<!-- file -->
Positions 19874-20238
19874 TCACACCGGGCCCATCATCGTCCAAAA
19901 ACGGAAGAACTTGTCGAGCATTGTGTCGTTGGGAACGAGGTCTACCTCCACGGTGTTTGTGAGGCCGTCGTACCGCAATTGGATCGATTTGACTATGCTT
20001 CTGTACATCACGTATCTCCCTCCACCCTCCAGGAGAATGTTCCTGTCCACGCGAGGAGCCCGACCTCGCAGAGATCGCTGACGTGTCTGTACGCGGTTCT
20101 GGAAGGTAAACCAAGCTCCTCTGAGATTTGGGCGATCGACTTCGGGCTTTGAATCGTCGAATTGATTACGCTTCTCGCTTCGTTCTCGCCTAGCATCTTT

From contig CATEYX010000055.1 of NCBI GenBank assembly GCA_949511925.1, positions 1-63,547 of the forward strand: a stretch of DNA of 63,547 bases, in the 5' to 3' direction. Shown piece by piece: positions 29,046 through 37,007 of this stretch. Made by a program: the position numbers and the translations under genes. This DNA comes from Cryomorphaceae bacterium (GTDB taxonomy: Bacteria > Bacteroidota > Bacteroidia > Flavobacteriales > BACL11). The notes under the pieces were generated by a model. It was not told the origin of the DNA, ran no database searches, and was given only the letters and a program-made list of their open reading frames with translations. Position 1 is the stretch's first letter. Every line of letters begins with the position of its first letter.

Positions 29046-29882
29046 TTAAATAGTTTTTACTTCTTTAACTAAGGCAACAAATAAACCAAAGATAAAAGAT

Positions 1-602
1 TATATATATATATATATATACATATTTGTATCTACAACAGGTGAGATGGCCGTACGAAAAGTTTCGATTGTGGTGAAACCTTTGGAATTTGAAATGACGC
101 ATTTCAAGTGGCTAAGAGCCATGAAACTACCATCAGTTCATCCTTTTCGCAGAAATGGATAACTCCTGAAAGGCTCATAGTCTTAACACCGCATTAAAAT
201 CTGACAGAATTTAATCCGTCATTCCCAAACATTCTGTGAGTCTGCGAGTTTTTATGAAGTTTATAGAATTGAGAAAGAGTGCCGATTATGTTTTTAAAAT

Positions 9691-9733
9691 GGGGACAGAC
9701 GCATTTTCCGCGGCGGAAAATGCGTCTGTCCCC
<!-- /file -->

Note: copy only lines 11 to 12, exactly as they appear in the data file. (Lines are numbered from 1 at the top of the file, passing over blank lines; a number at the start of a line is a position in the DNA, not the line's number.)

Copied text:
101 ATTTCAAGTGGCTAAGAGCCATGAAACTACCATCAGTTCATCCTTTTCGCAGAAATGGATAACTCCTGAAAGGCTCATAGTCTTAACACCGCATTAAAAT
201 CTGACAGAATTTAATCCGTCATTCCCAAACATTCTGTGAGTCTGCGAGTTTTTATGAAGTTTATAGAATTGAGAAAGAGTGCCGATTATGTTTTTAAAAT